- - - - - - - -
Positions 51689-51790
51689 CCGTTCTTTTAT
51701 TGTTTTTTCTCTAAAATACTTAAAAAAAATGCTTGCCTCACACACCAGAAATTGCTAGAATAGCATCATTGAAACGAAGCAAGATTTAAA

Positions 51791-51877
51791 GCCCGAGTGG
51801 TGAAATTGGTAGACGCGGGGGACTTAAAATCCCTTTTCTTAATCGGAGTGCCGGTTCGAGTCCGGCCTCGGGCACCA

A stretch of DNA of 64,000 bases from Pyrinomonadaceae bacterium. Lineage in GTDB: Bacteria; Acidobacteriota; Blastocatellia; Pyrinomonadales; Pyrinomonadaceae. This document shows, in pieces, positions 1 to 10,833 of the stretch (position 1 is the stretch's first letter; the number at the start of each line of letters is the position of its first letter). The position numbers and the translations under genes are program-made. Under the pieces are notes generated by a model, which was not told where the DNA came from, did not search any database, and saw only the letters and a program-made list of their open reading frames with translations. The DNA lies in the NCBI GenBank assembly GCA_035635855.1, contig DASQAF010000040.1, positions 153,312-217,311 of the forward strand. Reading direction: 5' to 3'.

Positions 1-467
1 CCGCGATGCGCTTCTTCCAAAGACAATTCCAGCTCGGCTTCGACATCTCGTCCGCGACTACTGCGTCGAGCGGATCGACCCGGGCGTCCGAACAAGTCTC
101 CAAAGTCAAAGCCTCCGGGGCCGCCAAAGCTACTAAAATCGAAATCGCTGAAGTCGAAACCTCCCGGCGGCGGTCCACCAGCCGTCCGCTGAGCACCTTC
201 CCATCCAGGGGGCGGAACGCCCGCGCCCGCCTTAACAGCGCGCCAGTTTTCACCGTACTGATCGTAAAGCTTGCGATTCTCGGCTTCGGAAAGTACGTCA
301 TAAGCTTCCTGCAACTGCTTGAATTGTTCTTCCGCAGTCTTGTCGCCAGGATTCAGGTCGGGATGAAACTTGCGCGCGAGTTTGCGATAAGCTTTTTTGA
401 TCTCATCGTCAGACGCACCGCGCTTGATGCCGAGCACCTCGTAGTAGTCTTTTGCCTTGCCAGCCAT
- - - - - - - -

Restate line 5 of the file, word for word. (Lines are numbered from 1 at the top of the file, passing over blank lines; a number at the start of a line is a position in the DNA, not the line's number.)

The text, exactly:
51791 GCCCGAGTGG